A third lane is expected to be completed by the end of week on the Turkish Cypriot side of the Ayios Dhometios checkpoint following pressure on the authorities in the north to ease the crossings for Greek Cypriots.
Turkish-Cypriot media reported on Tuesday that ‘transport minister’ Tolga Atakan announced on Twitter that the third lane would be finished by the end of this week to help ease congestion at the checkpoint plagued by long waits.
Greek Cypriots have been crossing in their droves, especially at weekends, since the fall in the Turkish lira by around 70 per cent since the start of the year, packing into supermarkets and spending on petrol, cigarettes and medicines.
Because Turkish Cypriots have seen their standard of living fall dramatically, they say they need the custom but the constant flow to the north at the crossing has seen waiting times increase to at least 30 minutes per vehicle, and last week the Turkish Cypriot side said they would draw up a list of measures to resolve traffic congestion issues on their side of the checkpoint. Atakan visited the crossing last week and said a third lane could be opened to ease the congestion in the short term.
Turkish Cypriots, mainly farmers, have also gone out to protest on several occasions recently to force the ‘government’ to do something to ease the crisis.
However, on Tuesday, media in the north reported that the livestock breeders had reached an agreement with the ‘government’ over the price of animal feed, raw milk and subsidies, bringing to an end six days of protests. The agreement was announced following a four-hour meeting between ‘prime minister’ Tufan Erhurman, ‘finance minister’ Serdar Denktas, and the ‘minister of agriculture and natural resources’ Erkut Sahali.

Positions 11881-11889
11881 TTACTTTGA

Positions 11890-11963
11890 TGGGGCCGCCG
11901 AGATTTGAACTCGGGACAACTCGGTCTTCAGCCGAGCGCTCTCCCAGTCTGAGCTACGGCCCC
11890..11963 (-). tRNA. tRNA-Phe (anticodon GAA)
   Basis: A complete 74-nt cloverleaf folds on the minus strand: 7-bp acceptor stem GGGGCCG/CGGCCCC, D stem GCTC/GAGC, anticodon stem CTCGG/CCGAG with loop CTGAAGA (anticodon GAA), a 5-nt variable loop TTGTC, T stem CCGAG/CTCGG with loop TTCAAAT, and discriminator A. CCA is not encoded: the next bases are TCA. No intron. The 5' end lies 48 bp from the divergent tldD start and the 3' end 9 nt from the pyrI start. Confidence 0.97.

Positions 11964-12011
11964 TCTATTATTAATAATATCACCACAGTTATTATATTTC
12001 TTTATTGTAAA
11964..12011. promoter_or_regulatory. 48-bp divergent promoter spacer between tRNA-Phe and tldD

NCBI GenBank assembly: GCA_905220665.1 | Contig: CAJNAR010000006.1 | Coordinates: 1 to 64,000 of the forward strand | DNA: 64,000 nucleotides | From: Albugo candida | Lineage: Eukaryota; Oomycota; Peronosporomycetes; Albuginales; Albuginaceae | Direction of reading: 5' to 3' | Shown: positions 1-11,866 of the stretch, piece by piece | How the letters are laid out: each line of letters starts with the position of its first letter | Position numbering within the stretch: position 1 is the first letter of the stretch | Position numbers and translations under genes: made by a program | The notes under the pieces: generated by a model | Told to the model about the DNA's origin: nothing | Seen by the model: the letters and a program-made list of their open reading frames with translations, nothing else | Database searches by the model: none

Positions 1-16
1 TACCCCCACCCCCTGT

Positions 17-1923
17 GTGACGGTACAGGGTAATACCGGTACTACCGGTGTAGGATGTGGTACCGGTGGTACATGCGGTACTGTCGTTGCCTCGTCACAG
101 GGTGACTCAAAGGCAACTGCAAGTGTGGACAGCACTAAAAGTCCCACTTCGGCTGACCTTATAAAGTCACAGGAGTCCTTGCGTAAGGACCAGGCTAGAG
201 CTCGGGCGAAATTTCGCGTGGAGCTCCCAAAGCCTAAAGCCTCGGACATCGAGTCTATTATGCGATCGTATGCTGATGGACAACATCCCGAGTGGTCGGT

According to the agreement, the price of raw milk has been lowered and permission will be granted to import mixed animal feed.
A 1TL per litre subsidy will also be paid to milk producers in line with the agreement reached.
Speaking to reporters, Sahali said that the aim of the talks was to minimise the impact of the crisis on the public as much as possible.
Head of the livestock breeders and producers union Mustafa Naimoglullari, expressed the hope that the ‘government’ would be more sensitive towards the livestock sector in the period ahead.
Naimoglullari said that they were pleased to have reached an agreement on the issue of importing animal feed as it was the price hikes on feed as a result of the fall of the Turkish lira against foreign currencies that had affected them the most.